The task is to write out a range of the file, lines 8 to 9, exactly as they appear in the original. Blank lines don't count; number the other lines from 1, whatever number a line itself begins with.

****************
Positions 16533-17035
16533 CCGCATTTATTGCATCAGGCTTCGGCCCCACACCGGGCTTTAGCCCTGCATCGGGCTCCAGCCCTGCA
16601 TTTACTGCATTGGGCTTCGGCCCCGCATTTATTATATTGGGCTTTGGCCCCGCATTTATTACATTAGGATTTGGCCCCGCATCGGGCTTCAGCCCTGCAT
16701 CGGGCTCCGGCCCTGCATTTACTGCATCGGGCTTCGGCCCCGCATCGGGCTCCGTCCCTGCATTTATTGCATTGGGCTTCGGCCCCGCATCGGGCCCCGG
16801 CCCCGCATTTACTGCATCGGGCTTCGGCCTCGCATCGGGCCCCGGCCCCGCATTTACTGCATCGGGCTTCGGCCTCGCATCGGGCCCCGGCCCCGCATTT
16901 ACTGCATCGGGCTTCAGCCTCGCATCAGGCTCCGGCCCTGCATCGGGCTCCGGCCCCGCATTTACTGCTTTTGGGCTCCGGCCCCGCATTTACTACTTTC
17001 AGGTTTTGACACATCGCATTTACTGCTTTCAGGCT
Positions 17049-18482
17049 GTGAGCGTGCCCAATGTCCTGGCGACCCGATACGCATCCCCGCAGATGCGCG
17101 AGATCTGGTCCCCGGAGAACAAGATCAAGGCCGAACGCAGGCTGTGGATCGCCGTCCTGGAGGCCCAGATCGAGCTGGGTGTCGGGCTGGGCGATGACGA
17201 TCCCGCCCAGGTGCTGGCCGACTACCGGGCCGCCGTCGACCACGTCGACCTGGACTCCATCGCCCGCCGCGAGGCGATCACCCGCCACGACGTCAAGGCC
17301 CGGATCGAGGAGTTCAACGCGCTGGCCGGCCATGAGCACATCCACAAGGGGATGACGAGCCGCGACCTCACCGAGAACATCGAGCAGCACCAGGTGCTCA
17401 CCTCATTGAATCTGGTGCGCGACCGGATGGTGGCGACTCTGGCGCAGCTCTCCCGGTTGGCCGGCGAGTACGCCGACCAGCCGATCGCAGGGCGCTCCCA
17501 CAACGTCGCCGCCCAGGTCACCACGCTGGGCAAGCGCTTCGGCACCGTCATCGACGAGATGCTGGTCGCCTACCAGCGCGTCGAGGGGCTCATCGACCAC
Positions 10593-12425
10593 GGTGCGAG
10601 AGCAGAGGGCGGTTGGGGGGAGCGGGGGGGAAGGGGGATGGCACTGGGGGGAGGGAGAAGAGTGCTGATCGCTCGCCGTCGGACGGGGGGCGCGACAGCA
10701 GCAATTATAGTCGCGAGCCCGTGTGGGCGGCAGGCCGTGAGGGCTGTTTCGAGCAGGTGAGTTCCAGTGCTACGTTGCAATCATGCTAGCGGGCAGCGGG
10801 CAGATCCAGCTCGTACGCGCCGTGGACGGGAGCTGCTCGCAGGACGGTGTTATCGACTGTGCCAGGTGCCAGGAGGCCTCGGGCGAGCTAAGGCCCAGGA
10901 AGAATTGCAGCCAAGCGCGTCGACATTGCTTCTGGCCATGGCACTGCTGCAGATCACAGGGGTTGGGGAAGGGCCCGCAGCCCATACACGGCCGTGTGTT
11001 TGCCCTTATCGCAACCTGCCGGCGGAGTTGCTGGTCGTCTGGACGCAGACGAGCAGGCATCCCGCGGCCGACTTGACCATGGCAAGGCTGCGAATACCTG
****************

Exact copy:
Positions 17049-18482
17049 GTGAGCGTGCCCAATGTCCTGGCGACCCGATACGCATCCCCGCAGATGCGCG